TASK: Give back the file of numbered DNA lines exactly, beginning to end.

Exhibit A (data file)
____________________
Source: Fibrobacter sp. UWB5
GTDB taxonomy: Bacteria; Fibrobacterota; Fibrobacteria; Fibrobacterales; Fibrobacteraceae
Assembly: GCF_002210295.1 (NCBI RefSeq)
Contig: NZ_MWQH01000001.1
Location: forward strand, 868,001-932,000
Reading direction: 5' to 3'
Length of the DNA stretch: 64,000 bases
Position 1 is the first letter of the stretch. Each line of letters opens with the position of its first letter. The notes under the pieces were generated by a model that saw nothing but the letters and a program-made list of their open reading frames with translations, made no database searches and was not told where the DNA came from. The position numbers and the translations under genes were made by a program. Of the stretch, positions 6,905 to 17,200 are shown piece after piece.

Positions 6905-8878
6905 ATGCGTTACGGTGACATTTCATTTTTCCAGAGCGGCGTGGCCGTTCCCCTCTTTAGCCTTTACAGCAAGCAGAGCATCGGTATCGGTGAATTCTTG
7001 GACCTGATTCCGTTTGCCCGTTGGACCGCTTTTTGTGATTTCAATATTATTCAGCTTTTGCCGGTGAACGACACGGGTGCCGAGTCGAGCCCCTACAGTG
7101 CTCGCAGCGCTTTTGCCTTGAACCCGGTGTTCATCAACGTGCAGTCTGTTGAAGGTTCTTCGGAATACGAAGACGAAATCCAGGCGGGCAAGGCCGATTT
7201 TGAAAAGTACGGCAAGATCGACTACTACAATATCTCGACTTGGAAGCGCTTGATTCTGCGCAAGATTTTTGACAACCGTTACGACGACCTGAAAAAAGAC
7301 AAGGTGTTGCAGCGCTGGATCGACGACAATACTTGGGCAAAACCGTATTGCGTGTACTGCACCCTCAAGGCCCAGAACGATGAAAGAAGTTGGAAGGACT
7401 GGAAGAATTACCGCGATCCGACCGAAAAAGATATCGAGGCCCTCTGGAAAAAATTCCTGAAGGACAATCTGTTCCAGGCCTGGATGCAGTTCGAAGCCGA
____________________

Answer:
Source: Fibrobacter sp. UWB5
GTDB taxonomy: Bacteria; Fibrobacterota; Fibrobacteria; Fibrobacterales; Fibrobacteraceae
Assembly: GCF_002210295.1 (NCBI RefSeq)
Contig: NZ_MWQH01000001.1
Location: forward strand, 868,001-932,000
Reading direction: 5' to 3'
Length of the DNA stretch: 64,000 bases
Position 1 is the first letter of the stretch. Each line of letters opens with the position of its first letter. The notes under the pieces were generated by a model that saw nothing but the letters and a program-made list of their open reading frames with translations, made no database searches and was not told where the DNA came from. The position numbers and the translations under genes were made by a program. Of the stretch, positions 6,905 to 17,200 are shown piece after piece.

Positions 6905-8878
6905 ATGCGTTACGGTGACATTTCATTTTTCCAGAGCGGCGTGGCCGTTCCCCTCTTTAGCCTTTACAGCAAGCAGAGCATCGGTATCGGTGAATTCTTG
7001 GACCTGATTCCGTTTGCCCGTTGGACCGCTTTTTGTGATTTCAATATTATTCAGCTTTTGCCGGTGAACGACACGGGTGCCGAGTCGAGCCCCTACAGTG
7101 CTCGCAGCGCTTTTGCCTTGAACCCGGTGTTCATCAACGTGCAGTCTGTTGAAGGTTCTTCGGAATACGAAGACGAAATCCAGGCGGGCAAGGCCGATTT
7201 TGAAAAGTACGGCAAGATCGACTACTACAATATCTCGACTTGGAAGCGCTTGATTCTGCGCAAGATTTTTGACAACCGTTACGACGACCTGAAAAAAGAC
7301 AAGGTGTTGCAGCGCTGGATCGACGACAATACTTGGGCAAAACCGTATTGCGTGTACTGCACCCTCAAGGCCCAGAACGATGAAAGAAGTTGGAAGGACT
7401 GGAAGAATTACCGCGATCCGACCGAAAAAGATATCGAGGCCCTCTGGAAAAAATTCCTGAAGGACAATCTGTTCCAGGCCTGGATGCAGTTCGAAGCCGA